Bluebirds, redbirds and yellowbirds
As a first grader struggling to learn how to handle the combined worlds of phonics and sight-reading, I enjoyed trying to read aloud the words on road signs. It didn't matter where our family was traveling or how long we had been on the road; I was always happy to narrate the trip.
"Stop.""Yield.""Stop.""No U turn.""Stop.""One Way.""Stop."
He never said much about it, but I feel certain my dad, who served as our family chauffeur, appreciated my assistance. Eventually, my reading skills matured to the level of billboards, and I found trying to read each of the words before the family sedan sped past challenging but fun.
Soon enough, my ability progressed to bound pages and I attempted to venture through the vast library my mom kept on the shelves in our living room.
The library was filled with the classics, including War and Peace, several selections by Mark Twain and Robert Louis Stevenson's Treasure Island. I especially remember Stevenson's book because of a note sent home by my teacher.
It seems she felt my reading ability was sorely lacking and I was lagging behind the skill levels of my classmates. I may have been a late-bloomer, but it was no surprise to me; after all, it didn't take an Einstein to figure out that the reading groups she had named for various birds were ability based. Everyone in the class knew the bluebirds were the best, then the redbirds who were followed by the yellowbirds. My well-meaning father decided that the best way to help his fledgling little yellowbird was to make her read a book worthy of a soaring eagle. He chose Treasure Island. (An interesting choice considering the rabble rousing, drinking, murders and mayhem detailed in it.)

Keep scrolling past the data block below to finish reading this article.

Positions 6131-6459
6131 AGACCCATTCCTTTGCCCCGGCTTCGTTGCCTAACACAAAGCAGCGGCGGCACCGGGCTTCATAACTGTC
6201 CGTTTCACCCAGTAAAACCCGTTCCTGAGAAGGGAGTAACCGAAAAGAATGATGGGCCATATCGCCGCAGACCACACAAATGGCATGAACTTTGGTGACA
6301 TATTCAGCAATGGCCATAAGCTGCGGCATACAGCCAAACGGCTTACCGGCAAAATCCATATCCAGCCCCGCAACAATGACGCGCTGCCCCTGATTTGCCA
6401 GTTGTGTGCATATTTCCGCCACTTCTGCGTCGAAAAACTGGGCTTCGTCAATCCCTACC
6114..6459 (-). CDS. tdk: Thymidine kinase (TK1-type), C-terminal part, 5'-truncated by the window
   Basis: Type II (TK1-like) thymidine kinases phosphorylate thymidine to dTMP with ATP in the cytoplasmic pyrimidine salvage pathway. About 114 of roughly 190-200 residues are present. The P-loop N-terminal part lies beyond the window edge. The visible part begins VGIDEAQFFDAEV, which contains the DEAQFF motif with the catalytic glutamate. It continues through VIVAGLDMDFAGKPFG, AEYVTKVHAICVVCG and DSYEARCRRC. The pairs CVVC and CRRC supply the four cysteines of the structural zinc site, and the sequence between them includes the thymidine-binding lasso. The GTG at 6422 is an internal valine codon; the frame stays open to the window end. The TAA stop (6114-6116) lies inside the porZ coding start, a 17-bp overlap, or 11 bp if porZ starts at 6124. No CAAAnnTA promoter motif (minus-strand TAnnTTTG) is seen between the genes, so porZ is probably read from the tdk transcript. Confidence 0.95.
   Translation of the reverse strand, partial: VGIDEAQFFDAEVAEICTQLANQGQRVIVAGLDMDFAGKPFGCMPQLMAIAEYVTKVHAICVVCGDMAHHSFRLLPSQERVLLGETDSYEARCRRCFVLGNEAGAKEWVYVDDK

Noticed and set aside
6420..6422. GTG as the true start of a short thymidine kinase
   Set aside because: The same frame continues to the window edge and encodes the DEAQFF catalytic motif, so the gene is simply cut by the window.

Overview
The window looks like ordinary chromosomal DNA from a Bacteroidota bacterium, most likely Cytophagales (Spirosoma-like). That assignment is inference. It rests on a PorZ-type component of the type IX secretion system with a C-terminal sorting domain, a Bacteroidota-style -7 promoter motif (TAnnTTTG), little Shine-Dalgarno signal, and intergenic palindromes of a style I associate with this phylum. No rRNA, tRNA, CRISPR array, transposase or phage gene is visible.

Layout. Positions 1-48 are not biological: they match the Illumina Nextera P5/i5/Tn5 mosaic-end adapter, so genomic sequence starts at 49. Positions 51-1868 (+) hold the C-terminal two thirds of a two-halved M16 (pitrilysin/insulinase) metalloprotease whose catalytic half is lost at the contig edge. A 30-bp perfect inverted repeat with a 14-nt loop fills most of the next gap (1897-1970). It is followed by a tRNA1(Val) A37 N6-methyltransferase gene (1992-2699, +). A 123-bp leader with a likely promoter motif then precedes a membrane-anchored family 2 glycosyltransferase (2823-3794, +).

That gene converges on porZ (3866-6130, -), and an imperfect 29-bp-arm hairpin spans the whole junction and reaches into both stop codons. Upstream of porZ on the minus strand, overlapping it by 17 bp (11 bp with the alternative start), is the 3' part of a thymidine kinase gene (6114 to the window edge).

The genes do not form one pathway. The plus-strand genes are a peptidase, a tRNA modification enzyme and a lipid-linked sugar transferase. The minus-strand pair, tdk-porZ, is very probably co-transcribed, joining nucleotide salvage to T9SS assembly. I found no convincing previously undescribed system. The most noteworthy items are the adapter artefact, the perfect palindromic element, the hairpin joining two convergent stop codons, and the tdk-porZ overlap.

I have not-so-fond memories of sitting at our kitchen table struggling through the hundreds of pages penned by Robert Louis Stevenson while my mom cooked supper. To this day I don't particularly care for the color yellow or pirates, and the wafting aroma of oven-baked tuna casserole evokes ridiculous outbursts of "yo ho ho and a bottle of rum."
Eventually, reading came easier to me and I found that I actually delighted in the written word. One book from my mother's library that I found particularly fascinating was a Reader's Digest publication called "Our Human Body: Its Wonders and Its Care."
I know what you're thinking, but, no, there weren't a lot of daring pictures in this fairly straightforward, self-described "library of fact and guidance."
I happily found this book held the answers to questions curious children through the ages have had about the human body and its many mysteries. With sections such as "The Changing Cycles of Life," "Man, Woman and Fertility" and "The Body Beautiful," the book saved me many an awkward moment of asking my parents the who-what-when-where-and-how of my existence.
A few years ago, my mother moved from Mississippi to Indiana. She gave me several books from her library, including the now ancient book by Reader's Digest. (Thankfully, she kept Treasure Island.) Not surprisingly, much of the information in this particular medical book is dated, but it still makes for interesting reading.
Stressed out? Feverish? Constipated? Well, if it were 1962, I'd have the answers at my fingertips.
Evidently, my parents were equally comfortable with the if-the-kid-has-a-question-let-her-read-about-it arrangement because when she considered the time right my mother gave me a rather detailed book, complete with pictures, about growing up and the teen-age years. It was called Almost Twelve. Never mind I was already 13.
I guess she figured once a yellow bird, always a yellow bird.